“In the Blogosphere” is a weekly series, which lists links to writing-related blogs I’ve stumbled upon throughout a given week. Most posts will be from that week, but if I find some “oldies but goodies,” I’ll throw those up here as well.
I never find as much time to read blogs as I want, but here are a few posts that struck me this week.
Do you love to pick apart grammar the way I do? Writer Magazine‘s Bonnie Trenga analyzes the heck out of “criminal sentences” over at The Sentence Sleuth and gives examples of how to make your sentences shine.
Have a query, but you’re afraid to send it to the Query Shark? Try my new writer pal—and, apparently neighbor—Jodi Meadows‘s Query Project over at her (W)ords and (W)ardances blog. Meadows used to read slush for former lit agent Jenny Rappaport, so she knows a thing or two about queries that work—and she critiques them weekly.
Want to boost that platform? Check out what Writers Web site Planner has to say about what to include.
If you’ve been querying and you don’t know about QueryTracker, get with it! As you await those fateful rejections—I mean, requests for fulls and partials and offers for representation—look up the stats on the agents you’ve queried. Previous queriers’ comments about how long Agents X, Y and Z took to respond can help calm your inner crazy.
And if you’re looking for a little writerly advice, Writer’s Digest‘s Brian A. Klems sets you straight with his Questions and Quandaries blog.
If you’re wondering what you should be charging, check out the Editorial Freelancers Association for recommended rates, and if you’re looking to hire a writer and have an affinity for Canucks, check out what Writers.Ca says you should expect to pay for all sorts of projects.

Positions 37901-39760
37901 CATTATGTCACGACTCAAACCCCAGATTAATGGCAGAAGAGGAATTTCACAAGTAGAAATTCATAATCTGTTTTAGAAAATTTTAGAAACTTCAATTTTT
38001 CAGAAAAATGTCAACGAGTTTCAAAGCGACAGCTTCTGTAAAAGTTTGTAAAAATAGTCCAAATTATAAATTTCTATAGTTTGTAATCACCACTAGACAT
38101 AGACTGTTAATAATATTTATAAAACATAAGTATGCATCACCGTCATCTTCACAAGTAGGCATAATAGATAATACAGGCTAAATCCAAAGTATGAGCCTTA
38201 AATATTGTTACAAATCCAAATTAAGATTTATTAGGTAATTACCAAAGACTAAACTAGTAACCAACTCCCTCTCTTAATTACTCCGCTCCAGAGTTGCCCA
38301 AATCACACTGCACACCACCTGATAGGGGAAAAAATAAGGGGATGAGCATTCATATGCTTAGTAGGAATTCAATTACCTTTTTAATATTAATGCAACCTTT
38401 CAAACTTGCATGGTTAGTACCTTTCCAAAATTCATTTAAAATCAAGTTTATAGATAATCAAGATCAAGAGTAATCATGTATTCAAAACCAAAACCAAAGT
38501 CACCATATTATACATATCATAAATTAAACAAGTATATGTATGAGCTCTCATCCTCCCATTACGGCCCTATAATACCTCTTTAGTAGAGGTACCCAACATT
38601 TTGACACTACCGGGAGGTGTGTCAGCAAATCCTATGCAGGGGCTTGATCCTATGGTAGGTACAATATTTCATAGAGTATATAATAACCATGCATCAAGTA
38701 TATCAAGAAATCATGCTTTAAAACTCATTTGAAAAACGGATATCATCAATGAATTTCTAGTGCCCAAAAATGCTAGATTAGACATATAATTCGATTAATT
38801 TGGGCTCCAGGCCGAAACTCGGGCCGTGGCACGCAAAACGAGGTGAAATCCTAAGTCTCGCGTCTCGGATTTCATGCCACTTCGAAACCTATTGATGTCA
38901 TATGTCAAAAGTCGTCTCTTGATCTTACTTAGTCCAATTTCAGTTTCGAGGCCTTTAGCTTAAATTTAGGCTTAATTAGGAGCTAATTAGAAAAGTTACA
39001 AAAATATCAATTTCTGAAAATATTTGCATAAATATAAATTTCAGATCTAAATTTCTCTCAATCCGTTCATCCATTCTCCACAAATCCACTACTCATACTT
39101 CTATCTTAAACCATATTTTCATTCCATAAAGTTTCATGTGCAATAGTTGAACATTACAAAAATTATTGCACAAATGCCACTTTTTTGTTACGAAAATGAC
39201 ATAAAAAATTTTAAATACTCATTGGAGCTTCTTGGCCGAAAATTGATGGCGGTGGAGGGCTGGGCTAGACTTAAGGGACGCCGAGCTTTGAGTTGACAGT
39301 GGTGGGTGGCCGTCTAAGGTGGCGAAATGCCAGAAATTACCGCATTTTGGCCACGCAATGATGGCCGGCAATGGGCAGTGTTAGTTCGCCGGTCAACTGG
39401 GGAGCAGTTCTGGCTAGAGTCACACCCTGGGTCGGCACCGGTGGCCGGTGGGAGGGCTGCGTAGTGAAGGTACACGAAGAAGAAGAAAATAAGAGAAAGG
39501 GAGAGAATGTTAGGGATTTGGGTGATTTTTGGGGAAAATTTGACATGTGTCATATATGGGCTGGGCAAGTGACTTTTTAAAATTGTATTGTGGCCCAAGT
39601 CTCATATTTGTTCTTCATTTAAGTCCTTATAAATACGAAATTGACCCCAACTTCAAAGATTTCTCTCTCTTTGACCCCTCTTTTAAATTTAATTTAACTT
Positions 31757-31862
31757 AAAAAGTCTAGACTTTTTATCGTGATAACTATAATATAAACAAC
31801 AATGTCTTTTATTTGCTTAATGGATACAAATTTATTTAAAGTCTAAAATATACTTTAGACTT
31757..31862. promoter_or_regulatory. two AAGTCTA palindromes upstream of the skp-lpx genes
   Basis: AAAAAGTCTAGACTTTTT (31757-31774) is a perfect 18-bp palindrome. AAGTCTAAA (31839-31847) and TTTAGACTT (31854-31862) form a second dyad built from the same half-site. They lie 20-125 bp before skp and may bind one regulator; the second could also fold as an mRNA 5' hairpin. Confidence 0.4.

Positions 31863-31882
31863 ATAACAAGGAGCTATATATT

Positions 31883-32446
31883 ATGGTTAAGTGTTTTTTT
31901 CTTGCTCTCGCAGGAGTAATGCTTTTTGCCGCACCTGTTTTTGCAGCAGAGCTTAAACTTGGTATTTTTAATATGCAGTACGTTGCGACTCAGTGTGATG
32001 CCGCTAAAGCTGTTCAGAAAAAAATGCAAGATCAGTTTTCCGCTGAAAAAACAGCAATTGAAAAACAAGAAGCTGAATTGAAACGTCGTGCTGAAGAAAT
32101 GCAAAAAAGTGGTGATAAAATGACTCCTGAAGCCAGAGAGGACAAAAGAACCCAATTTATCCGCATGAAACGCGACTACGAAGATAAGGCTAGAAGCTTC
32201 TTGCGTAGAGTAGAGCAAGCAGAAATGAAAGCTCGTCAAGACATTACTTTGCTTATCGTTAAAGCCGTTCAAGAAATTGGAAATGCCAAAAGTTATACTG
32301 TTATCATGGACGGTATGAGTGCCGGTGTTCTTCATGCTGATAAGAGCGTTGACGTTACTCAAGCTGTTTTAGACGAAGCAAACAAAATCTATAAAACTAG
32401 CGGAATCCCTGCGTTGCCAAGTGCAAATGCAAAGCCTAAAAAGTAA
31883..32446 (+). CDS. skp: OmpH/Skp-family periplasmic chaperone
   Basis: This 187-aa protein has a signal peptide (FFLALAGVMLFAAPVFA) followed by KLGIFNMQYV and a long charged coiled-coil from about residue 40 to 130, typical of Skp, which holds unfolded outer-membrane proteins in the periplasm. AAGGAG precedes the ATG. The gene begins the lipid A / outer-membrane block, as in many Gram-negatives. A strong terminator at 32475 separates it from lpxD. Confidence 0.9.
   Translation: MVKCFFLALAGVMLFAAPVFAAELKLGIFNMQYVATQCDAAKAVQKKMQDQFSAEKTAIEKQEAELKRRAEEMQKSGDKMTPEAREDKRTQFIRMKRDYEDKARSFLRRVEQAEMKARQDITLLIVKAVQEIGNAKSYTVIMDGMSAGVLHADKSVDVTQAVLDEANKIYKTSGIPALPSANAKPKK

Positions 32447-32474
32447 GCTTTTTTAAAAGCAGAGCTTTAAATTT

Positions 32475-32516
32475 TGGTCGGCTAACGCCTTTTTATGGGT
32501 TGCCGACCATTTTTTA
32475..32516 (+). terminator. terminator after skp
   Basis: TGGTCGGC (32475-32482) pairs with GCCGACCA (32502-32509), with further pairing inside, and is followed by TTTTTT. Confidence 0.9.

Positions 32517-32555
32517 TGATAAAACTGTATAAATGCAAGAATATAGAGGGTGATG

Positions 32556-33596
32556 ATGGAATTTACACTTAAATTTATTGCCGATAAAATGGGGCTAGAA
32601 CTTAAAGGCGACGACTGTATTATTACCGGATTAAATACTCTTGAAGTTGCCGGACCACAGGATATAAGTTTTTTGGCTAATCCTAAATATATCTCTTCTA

Another J.M. Lacey recommendation, Media Bistro keeps tabs on writing opportunities as well as publishing news.
IN THE NEWS
I’m sure you probably heard about Catcher in the Rye author—and legend—J.D. Salinger‘s death this week. In The Wall Street Journal, co-author of Nick & Norah’s Infinite Playlist and the upcoming Will Grayson, Will Grayson with John Green and Scholastic editorial director David Levithan pays tribute to the man whose famous work not only embodies the young adult genre, but probably started it as well.
Still not convinced Twitter can help you promote your work? Over on her blog, young adult author Lisa Schroeder weighs in on the Twitter debate and offers tips on how to get the most out of the latest social network.
To punctuate that point, Bit Rebels‘ Diana Adams tells you how to keep your Twitter followers.
When judging my contest entries, I found that merely checking my Twitter replies wasn’t keeping accurate tabs on them all. With a quick search, I discovered Checkretweet. Just type in your Twitter ID, and they handle the rest.
If you’re into YA fiction, check out my Twitter pal and fellow aspiring YA author Stephanie Pellegrin‘s blog for a chance to win a signed copy of Hush, Hush by Becca Fitzpatrick, a Hush, Hush postcard, and a Hush, Hush bookmark.
JUST FOR FUN
Wiley Miller gives us a glimpse of the first writer/editor meeting in his comic Non Sequitur.
Check out my interview with agent BJ Robbins of BJ Robbins Literary Agency on the Guide to Literary Agents blog.